Friday, May 30, 2008

love clancey's

The last time I visited Clancey's, the Linden Hills meat and fish market, I signed up for their e-mail list. Now, I love Clancey's for many reasons, chief among them: it's a small, independent business; the owners are friendly and interested in how you're going to use the goods they've just sold to you; the meat is of the highest quality, as local as possible; the store is dog-friendly (I don't have a dog, but I get a kick out of watching the owners sneak ground beef to visiting dogs). The house-made sausages are to die for!

But who needs more e-mail clogging up the ether? I guess I do if it arrives each week with flair.

it’s in the air, and
it’s almost a summer wind;
warm enough to garden in the rain,
ideal for added heat from the grill…
so come to clancey’s:
we’ve got lamb (all cuts) and a killer garlic & yogurt marinade
we’ve got all cuts of beef (try our kebabs), chicken (try it on the grill, halved & under a brick), pork (smoke some), halibut cheeks (yum),
all kinds of sausages (that beef, blue cheese & cherry
w/ surly bender is pretty special);
invite some warmth into the weekend, some friends & neighbors into your backyard and welcome some significant change:
in the weather, in the wind, in the overall climate of
everything that matters
buy good food
from good farmers
every tiny bit
makes a difference!
love clancey’s

I think even the coldest, cruelest Grinch heart would have to love Clancey's.

Tuesday, May 20, 2008

The New Luxury

Sometimes luxurious meals aren’t measured by the exclusivity or the expense of the ingredients. Truffles, Kobe beef, foie gras, caviar, Barolos immediately come to mind. Rather, some meals are luxurious because you’ve been granted the space and time to spread out and cook in as unhurried a manner as possible.

Saturdays are great for throwing multi-course dinner parties. Sundays are ideal for tinkering over a slow-cooked meal. Both allow an opportunity to crank the tunes and spend the afternoon carefully peeling and chopping, sautéing and braising ingredients.

Weeknights, however, call for quicker fare. Dinner cannot take longer than an hour to prepare: We’ve got school-age children who need to do homework and take showers, plus decompress, before bed. And, twice a week, we have to factor in Alpha’s soccer games and practices, as well as drive time, all of which cut into the dinner hour.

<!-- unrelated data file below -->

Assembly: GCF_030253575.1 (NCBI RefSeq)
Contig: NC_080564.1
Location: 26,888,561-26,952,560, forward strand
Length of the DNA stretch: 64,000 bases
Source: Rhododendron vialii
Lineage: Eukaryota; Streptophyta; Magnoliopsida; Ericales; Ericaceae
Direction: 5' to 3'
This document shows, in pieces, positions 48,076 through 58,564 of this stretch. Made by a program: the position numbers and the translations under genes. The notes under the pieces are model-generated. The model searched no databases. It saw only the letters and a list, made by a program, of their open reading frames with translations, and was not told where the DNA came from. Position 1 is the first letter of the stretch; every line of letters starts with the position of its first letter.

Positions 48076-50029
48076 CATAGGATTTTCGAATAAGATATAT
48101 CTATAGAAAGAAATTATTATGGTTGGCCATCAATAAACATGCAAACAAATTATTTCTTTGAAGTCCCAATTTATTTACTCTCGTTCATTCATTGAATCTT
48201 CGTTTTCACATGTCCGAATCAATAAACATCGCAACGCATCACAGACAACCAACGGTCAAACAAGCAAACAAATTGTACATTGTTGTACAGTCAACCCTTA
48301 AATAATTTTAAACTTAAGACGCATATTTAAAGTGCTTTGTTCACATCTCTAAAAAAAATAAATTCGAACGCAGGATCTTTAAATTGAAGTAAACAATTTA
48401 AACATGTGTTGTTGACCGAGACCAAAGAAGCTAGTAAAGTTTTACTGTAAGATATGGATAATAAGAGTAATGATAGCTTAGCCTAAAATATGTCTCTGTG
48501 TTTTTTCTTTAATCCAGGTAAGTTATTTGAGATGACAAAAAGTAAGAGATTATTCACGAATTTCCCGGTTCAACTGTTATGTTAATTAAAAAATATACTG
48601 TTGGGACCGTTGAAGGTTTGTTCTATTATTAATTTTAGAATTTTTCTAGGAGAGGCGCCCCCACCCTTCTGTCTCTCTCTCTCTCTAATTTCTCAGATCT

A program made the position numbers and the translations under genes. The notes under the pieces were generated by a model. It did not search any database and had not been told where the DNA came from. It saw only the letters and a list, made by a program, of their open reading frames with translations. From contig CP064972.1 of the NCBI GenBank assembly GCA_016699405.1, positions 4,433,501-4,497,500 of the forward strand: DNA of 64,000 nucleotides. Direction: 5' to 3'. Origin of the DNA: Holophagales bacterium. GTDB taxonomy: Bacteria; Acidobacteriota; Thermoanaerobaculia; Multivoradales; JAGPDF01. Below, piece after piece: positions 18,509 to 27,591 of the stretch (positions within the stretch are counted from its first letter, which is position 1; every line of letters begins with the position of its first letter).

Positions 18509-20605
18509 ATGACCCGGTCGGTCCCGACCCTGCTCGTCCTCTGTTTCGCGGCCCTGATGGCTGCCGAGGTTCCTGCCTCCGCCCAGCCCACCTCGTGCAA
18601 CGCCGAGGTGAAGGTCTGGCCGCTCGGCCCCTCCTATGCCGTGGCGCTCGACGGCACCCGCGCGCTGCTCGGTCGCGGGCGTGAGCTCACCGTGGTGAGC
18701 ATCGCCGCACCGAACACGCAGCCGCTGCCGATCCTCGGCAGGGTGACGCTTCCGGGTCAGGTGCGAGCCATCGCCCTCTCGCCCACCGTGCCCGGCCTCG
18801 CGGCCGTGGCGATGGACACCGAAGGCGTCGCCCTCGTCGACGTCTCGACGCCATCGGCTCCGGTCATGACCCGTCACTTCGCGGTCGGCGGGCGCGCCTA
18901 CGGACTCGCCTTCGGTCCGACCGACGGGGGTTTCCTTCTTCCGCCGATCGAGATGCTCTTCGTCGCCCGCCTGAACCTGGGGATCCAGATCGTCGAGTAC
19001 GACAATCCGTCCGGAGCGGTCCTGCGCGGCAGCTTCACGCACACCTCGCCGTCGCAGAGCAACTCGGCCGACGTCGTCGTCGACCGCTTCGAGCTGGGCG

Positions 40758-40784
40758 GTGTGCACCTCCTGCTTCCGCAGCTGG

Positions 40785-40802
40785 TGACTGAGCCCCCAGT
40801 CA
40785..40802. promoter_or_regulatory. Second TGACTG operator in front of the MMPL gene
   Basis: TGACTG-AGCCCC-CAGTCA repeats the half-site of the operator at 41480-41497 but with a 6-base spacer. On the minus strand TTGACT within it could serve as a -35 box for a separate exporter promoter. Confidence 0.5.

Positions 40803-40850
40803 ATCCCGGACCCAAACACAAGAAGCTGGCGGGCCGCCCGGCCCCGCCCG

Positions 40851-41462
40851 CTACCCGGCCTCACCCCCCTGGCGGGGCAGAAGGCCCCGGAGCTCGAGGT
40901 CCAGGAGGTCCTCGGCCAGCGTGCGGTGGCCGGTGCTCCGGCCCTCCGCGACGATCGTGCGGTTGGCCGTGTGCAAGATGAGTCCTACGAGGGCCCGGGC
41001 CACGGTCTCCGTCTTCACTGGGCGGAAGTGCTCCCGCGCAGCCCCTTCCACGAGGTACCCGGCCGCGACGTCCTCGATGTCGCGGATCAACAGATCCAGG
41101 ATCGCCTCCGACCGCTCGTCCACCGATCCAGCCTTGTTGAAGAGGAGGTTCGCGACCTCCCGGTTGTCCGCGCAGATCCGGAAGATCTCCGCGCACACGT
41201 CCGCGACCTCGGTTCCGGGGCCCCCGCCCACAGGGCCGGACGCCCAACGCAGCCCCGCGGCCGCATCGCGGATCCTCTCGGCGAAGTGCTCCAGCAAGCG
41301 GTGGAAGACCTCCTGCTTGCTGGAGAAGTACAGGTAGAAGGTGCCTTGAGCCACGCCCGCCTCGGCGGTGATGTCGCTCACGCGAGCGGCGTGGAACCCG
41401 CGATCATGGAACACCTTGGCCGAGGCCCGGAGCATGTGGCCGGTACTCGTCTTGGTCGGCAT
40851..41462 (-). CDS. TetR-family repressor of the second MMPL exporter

Imagine then, when one doesn’t have a game to work around, that the hour or so one has to make dinner suddenly seems like all the time in the world.

Tonight, Hambone fired up the grill while I whipped up a lime juice-soy sauce-ginger bath and set a nearly two-pound flank steak to marinate. We poured ourselves the last two glasses of Albarino and had an actual adult conversation. The boys did their parkour maneuvers, jumping off the terraces in our “backyard” patio. Then we all tucked into grilled steak (still trying to find the sweet spot between rare and medium rare, as shown above), new potatoes, asparagus from the farmers market, and a 2005 Desert Wind Ruah from the Columbia Valley (WA), and we talked about our day.

Luxurious—like rich, creamy foie gras and crisp vintage champagne.

Thursday, May 08, 2008

Viva Las Vegas

The Amateur Gourmet isn’t the only food blogger whooping it up in Sin City this weekend. I’m also off to Vegas, to help a girlfriend celebrate a milestone birthday. It’s my first visit, and aside from neon and casinos, I don’t really know what to expect. I’m not a gambler but I am a keen observer. My flight lands at McCarran at 10:30 a.m., which gives me just enough time to get to the hotel and be poolside with a cocktail and a book by noon. The group has plans to see a show and dinner reservations at the Bellagio's FIX (not linking as Flash crapped up my laptop) on Saturday night, otherwise I’m keeping an open mind and stomach for culinary experiences.

Back Monday...

RIP: Irvine Robbins

I owe a debt of gratitude to Irvine Robbins, who gave me almost unfettered access to ice cream during my foodie formative years. The perfect scoop, in myriad flavors, never failed to give me ten minutes of pleasure in a sea of mediocrity. Coconut, black licorice, lemon drop, and Daiquiri ice were a few favorites.

The only bright spot in my hometown's crappy mall was a Baskin-Robbins. From the time purchasing power was bestowed upon me I always had just enough change in my pocket for a single scoop of something. Much to the chagrin of my friends, who always chose a sugar cone, my preferernce then (as it is now) was to eat ice cream with a spoon from a paper cup.

If the chain nature of Baskin-Robbins gets you on your artisanal high horse, just remember that a Baskin-Robbins ice-cream cone, perched in a cone holder, inspired Thomas Keller's signature salmon tartare "ice cream" cone.

Photo, as it appeared in the NYT, from Tony Korody/Sygma